Theory of a Ferrari by Age 30

A little more than a year ago I visited this goal with my financial situation back then, which has changed. One key implication now is the prolonged recessionary environment and hence suppression of my earning power. And now, to re-visit it again using my current standing.

Just yesterday I completed my electrician course- and would then have about 4 years of post-secondary education, 3 years of oilfield and construction experience- at age 22. Providing my motivation does not yet fade, now I am interested in brainstorming for an additional source of motivation, arriving at this theory of obtaining a Ferrari by age 30.

One prime motive for revising this scenario is the present low oil price recessionary scenario that severely dents my earning power and hence progress.

As of this June, my monthly expenses are at about $4,000. $5,296 of my income after deductions is guaranteed outside a total job loss. Getting a second electrician apprentice job on the second half of the month I have off would earn $2,097 with continuous work; minus the 524$ of EI I would then lose, the halfway point here is about $526. Thus, the average income per month after taxes is deemed to be about $5,822, implying a saving rate of $1,822.

For simplicity purposes, it is assumed property appreciation rates are consistent with inflation and all other financial figures remain in today’s dollars.

Plan A: Live in current property for 2 years with a roommate(s) while saving for next income property with similar value.

Aiming to obtain a second property with a similar value as my current planned one, I would then need $44,000 in additional savings; about 2 years time. Then my current one would be rented out and I would then be 25.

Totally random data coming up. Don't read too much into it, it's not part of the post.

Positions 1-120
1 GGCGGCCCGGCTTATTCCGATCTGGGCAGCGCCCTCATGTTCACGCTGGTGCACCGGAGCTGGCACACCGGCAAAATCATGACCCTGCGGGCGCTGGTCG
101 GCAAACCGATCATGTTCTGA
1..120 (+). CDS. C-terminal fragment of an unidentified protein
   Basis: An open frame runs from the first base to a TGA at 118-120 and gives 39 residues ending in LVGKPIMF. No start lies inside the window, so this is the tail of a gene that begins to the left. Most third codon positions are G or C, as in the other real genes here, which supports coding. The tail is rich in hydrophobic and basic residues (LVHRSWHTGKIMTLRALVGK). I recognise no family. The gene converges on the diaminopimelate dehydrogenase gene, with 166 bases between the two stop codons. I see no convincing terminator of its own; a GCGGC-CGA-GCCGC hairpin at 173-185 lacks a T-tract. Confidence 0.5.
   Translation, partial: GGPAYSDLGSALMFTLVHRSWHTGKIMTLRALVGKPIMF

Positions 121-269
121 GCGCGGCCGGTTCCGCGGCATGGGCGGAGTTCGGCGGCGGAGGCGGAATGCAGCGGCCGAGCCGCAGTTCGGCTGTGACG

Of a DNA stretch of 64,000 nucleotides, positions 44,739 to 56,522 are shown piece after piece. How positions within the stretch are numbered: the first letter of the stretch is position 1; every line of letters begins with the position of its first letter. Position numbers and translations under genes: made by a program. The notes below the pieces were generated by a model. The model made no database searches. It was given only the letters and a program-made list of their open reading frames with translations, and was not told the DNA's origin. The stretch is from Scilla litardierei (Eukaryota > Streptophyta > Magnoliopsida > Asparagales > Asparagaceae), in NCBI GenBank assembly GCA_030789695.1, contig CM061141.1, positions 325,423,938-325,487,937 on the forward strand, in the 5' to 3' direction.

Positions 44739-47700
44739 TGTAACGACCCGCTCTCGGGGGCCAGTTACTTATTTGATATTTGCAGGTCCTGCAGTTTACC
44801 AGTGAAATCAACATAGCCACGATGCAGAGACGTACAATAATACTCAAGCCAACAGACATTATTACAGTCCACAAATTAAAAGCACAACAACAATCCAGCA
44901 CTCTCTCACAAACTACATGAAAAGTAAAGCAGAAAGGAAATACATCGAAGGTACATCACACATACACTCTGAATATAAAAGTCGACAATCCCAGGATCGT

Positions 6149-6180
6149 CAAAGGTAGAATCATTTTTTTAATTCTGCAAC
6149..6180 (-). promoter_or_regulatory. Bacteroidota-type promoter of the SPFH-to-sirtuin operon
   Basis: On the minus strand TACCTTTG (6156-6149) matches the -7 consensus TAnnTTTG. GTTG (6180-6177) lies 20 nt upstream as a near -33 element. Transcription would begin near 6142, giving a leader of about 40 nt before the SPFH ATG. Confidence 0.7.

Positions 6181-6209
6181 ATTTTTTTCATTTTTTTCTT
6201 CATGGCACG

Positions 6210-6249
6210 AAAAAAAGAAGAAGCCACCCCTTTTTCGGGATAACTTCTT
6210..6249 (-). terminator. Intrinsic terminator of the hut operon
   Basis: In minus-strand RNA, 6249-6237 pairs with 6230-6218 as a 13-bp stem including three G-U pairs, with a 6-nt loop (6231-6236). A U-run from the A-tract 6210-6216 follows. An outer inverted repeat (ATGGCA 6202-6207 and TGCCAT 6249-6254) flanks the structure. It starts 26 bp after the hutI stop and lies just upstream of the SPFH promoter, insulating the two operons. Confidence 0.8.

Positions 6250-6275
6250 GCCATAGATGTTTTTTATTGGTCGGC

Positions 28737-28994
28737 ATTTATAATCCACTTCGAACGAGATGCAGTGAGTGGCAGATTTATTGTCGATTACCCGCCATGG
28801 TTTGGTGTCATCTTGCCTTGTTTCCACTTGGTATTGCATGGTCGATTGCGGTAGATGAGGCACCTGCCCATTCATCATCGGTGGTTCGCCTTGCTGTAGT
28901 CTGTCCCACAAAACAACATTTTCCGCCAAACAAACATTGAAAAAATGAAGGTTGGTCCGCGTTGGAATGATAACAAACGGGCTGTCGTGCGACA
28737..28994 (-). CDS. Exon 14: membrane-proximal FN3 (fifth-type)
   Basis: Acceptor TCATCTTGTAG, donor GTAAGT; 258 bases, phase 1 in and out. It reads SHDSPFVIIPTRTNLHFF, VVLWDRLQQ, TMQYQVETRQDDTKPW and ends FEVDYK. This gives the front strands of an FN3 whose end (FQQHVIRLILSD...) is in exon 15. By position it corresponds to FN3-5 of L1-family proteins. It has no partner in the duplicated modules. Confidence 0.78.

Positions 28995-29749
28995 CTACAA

Rent: $1,600 (excludes utilities)

Monthly carrying cost: $1,461

Average monthly interest paid: $464

Taxes paid monthly after write-off: $342

Net monthly cash bleed: $203

Net principal contribution/year: $5,728

Thus over the next 2 years, net worth excluding principal residence would then become $55,456. This is when my secondary income would increase slightly due to increased experience, to a middle point of $937/month; $6,233 for about 1.5 years, then $1,094 for 0.5 years. Note that I exclude 2nd year apprenticeship schooling for simplicity purposes, as then the time to accumulate the required hours would be affected. It’s assumed that then I would work part-time doing odd jobs for cash, where the net income would be similar because of the lack of tax bleed.

First 1.5 years: $2,233/month savings; $40,194

Latter 0.5 years: $2,390/month savings; $14,340

Principal in primary residence: $89,806

Total net worth gain in next 2 years; by age 27: $54,534 wage savings + 55,456 in rental property + 89806 principal res. = $199,796

At this point, then it would be time to leave trucking to stay as an industrial electrician permanently, where then my income would be $108,268/year at 3rd year industrial rate on a 58-hour work week. For simplicity, it is assumed that 0.75 years (9 months) is required to complete both the school and the hours, where 2 months income is replaced by EI, as timing of the schooling and hours is not always perfect. Then for the remainder 3 months, I will be paid 4th year rate. It is also assumed that the above $54,534 is invested in stocks for a 8% return in a TFSA (tax-free).